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Indoor Air Quality (IAQ) Section

Airborne Diseases

Inadequate ventilation in California classrooms is common and is linked to higher illness absence. This is a cause for increased concern during the current COVID-19 pandemic caused by SARS-CoV-2. Growing evidence suggests that viral transmission can increase in crowded, poorly ventilated indoor spaces, through small aerosols that can remain airborne. We have developed a report on the potential benefits for schools of adequate outdoor air ventilation and air filtration in reducing long-range airborne transmission of respiratory infections. The report includes results of a modeling process, based on specific assumptions, to identify factors that could influence long-range airborne transmission of SARS-CoV-2 in classrooms. This work is part of the IAQ Section’s efforts to promote adequate ventilation and filtration in schools, which would have broad long-term health benefits.

Practical Implications

Our modeling identified multiple protective strategies that could substantially reduce the risk of long-range airborne transmission of SARS-CoV-2 in classrooms. These include:
  • Mask wearing: All individuals (teachers, students, staff, etc.) should wear masks—this practice reduces airborne transmission risk by more than half, independent of the rate of ventilation or air filtration in the classroom.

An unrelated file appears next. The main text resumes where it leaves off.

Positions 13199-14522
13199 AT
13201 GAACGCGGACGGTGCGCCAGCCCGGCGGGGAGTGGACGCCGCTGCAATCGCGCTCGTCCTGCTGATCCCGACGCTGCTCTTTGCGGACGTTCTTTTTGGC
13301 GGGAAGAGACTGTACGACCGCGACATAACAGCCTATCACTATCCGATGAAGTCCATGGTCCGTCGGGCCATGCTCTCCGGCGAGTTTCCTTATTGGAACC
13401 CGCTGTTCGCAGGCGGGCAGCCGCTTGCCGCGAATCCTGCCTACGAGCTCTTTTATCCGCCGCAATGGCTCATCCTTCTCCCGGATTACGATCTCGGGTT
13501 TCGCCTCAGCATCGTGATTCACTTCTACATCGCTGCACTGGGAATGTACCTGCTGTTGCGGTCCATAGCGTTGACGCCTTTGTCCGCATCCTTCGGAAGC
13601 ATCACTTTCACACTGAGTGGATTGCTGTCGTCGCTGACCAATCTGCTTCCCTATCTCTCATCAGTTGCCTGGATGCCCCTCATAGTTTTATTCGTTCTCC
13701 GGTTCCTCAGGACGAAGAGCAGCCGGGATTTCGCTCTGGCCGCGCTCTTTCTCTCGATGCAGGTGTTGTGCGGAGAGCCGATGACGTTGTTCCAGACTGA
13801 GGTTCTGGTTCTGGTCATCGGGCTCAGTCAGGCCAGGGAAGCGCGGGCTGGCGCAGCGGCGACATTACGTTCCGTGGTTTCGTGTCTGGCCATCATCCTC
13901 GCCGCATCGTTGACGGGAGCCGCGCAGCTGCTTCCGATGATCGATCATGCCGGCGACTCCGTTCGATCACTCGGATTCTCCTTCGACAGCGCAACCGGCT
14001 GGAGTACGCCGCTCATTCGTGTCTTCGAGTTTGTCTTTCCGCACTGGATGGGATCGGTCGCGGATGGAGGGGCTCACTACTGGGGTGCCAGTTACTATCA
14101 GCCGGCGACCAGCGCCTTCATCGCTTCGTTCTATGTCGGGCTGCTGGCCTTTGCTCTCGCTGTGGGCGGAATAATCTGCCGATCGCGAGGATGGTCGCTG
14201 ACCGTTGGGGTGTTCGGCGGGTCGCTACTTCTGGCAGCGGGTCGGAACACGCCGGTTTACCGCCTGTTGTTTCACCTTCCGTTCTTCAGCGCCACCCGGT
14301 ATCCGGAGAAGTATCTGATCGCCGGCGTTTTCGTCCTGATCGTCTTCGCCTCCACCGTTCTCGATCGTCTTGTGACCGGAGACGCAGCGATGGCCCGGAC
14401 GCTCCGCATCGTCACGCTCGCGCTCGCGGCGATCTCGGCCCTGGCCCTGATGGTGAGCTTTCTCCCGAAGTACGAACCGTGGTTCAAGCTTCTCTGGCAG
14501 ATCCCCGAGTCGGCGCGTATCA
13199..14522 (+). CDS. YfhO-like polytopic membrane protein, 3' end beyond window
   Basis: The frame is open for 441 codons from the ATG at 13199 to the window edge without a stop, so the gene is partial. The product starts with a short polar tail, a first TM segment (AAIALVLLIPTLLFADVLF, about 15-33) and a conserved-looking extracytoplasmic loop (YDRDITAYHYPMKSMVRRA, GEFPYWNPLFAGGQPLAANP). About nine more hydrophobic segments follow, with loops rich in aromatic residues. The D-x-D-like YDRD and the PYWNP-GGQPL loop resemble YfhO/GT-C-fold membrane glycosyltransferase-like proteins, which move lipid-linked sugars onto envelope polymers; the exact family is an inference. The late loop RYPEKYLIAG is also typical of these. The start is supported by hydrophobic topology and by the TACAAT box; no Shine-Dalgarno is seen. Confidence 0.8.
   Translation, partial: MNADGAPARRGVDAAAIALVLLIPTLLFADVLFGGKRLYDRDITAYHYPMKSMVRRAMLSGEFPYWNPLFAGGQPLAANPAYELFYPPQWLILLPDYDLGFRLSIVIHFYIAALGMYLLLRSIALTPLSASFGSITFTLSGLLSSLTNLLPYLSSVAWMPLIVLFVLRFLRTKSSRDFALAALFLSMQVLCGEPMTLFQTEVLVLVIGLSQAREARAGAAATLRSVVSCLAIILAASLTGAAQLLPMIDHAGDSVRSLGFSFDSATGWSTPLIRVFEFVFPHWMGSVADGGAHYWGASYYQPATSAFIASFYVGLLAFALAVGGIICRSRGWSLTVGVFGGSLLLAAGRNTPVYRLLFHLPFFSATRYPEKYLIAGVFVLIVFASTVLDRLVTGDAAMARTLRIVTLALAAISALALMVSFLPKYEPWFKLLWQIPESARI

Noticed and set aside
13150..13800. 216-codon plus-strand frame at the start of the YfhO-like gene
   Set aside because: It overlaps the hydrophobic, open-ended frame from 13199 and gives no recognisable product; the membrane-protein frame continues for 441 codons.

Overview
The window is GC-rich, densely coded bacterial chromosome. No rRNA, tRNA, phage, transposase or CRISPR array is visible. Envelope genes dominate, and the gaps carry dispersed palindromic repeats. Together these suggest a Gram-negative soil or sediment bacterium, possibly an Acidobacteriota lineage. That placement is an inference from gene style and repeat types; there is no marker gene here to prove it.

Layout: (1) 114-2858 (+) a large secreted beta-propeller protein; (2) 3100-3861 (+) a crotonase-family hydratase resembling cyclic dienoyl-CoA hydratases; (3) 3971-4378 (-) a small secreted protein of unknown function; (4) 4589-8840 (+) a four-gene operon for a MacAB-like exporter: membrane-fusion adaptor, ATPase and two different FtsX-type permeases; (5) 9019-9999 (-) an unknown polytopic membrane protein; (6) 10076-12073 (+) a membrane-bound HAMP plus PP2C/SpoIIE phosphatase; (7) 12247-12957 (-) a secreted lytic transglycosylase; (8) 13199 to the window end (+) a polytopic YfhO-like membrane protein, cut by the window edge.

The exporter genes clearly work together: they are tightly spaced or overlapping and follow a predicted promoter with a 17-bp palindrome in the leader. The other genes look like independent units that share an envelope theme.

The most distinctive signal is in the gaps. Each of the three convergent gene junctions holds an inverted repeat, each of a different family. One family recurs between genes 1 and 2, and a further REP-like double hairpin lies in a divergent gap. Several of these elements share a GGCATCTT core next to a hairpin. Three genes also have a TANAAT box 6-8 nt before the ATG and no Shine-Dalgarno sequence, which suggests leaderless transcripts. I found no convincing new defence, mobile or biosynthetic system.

• Outdoor air ventilation: The system should provide at least the code-required minimum ventilation rate (per California Title 24). In classrooms with no ventilation and no filtration, the risk of long-range airborne infection would be over six times as high as that for classrooms with code-required ventilation and a MERV 8 filter.
  • Filtration: Ventilation system filters should be MERV-rated at MERV 13 or better. They should also be properly installed (i.e., no gaps that would allow air to bypass the filter) and properly maintained (i.e., replaced as often as recommended). MERV-rated filters can provide substantial protection from long-range airborne infection, especially if ventilation is poor.
  • In-room (portable) air cleaners: Air cleaners used to reduce the risk of long-range airborne transmission should provide high-efficiency filtration and a sufficient “clean air delivery rate” (CADR) (i.e., at least 2/3 of the floor area). Such air cleaners can provide substantial additional protection, especially in naturally ventilated classrooms (in which air is supplied only through open windows or doors) or in classrooms with non-functioning or poorly functioning ventilation systems. Multiple devices per classroom may be necessary for sufficient total air cleaning.

Report and supporting information  

The role of building ventilation and filtration in reducing risk of airborne viral transmission in schools, illustrated with SARS-CoV-2 (PDF)

Appendix 1:  Identified References with Brief Descriptions (Excel file)

Appendix 2:  Quanta Generation Rates for Aerosol Transmissible Diseases (PDF)  

Appendix 3:  Interactive model (Excel file)

Appendix 4: Ultraviolet (UV) Dose for Aerosol Transmissible Viruses and Information on UV Germicidal Irradiation (UVGI) (PDF)

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